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How To Choose Fishing Line

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On: Tue, Oct 5, 2010 at 2:10PM | By: Lee Clymer

I’ve seen fishing line used for everything from holding up a radio antenna to tying back a ponytail. When it comes to uses like those there’s not a lot of picking and choosing. If catching a fish and actually putting it in the cooler instead of passing on the story of the one that got away, you absolutely have to give some thought to the high tech string you wrap around your spool. Surprisingly to some, you should probably give it a lot of thought.

You may have found something you really like and have used in the past and continue to use, but technology doesn’t slow down for anyone and constant improvements are being made. It might be time to take a look at one of your main tools of the trade.

The first thing most people think about is size. Everyone wants to catch the big one and would absolutely freak out like a Republican caught at an Obama rally if it gets away due to a broke line. It’s a good story to say the line broke, but think about how it reflects back on you. Bad life choice, isn’t it.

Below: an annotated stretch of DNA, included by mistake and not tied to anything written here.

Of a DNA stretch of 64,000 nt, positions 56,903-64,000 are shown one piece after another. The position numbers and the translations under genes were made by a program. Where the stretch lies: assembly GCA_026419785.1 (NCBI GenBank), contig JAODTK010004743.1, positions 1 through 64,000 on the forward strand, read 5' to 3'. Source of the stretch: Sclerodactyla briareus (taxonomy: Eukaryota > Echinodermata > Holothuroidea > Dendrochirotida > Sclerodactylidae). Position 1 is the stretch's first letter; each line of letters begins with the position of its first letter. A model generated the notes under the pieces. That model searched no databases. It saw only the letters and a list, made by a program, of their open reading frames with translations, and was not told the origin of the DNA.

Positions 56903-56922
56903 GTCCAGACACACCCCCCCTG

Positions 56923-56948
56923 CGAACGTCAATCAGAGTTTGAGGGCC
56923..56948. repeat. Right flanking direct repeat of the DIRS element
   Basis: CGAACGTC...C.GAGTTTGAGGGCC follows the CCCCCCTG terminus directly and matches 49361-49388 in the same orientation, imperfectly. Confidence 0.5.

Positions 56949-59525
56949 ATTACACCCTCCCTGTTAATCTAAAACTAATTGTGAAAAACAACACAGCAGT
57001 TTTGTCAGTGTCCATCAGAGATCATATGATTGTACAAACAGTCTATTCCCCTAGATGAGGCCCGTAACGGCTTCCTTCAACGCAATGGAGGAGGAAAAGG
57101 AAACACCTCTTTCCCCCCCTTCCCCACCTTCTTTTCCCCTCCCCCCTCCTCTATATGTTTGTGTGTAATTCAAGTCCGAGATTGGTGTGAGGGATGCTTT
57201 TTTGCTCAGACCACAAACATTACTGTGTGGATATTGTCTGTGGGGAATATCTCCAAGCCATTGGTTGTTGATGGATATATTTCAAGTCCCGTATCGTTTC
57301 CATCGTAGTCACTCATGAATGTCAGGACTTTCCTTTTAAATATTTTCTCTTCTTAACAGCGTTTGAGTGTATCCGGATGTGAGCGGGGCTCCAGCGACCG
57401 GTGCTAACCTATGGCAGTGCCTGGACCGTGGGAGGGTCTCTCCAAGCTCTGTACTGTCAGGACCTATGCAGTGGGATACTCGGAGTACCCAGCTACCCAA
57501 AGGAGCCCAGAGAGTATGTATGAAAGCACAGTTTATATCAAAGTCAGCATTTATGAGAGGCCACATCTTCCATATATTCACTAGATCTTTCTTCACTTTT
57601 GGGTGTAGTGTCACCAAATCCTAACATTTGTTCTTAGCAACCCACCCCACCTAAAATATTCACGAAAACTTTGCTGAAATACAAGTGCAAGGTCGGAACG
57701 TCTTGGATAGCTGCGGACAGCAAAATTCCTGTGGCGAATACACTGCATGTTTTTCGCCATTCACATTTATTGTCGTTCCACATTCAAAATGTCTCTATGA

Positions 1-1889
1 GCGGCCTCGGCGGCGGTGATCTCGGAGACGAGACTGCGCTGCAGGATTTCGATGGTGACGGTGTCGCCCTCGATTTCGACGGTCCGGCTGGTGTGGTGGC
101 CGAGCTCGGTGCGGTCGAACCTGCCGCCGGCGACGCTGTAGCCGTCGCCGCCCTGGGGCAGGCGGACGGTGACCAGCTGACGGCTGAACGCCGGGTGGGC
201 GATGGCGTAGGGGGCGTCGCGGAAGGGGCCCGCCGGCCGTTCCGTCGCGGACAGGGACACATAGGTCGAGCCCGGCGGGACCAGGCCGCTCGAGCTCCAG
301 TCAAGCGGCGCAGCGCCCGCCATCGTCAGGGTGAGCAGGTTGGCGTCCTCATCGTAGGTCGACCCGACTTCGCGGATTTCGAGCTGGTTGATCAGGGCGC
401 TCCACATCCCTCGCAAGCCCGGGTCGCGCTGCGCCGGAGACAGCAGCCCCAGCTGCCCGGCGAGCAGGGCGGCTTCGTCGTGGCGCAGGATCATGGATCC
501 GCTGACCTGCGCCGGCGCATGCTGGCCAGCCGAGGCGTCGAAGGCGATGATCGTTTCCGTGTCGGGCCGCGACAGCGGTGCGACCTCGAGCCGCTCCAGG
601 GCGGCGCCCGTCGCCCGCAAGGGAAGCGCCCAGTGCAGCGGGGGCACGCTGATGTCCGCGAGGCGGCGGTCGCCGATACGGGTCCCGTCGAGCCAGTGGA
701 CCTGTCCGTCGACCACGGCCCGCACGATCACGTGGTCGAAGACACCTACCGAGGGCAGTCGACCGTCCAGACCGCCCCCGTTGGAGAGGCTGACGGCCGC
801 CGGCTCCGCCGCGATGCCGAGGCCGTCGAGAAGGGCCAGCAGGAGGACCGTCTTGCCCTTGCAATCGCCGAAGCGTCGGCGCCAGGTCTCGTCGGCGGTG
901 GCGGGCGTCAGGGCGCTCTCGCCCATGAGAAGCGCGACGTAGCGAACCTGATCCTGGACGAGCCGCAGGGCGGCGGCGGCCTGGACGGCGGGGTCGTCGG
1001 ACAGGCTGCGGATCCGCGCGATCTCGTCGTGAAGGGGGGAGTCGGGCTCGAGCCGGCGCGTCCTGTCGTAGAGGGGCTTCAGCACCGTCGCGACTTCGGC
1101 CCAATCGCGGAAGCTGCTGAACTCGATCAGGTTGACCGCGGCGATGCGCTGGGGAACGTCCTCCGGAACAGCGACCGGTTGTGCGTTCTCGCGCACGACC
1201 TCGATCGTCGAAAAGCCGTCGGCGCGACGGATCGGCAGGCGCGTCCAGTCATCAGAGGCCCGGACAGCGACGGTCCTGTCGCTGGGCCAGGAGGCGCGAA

The importance of strength is obvious, but what about the subtleties of line that make it your personal choice? What about flexibility? Casting ability? Sensitivity? Light refraction? These are all factors in choosing a line for a particular situation and different equipment.

Let’s start out with why we must buy line. Let’s face it, line gets stretched if we’re lucky. One thing we don’t think about is the age of the line. If it’s been on the reel for any length of time it needs changing. Besides becoming brittle it starts taking on a coil-like shape reminiscent of a slinky. It’s called taking on memory. Just because it’s fresh out of the box doesn’t mean it can’t walk down the stairs because it will take on those same qualities while sitting on the shelf. What that means is that you need to buy your line from a place that sells a lot of line. Don’t buy dusty line. Line is not like beer or milk…it doesn’t have a born-on date or an expiration date.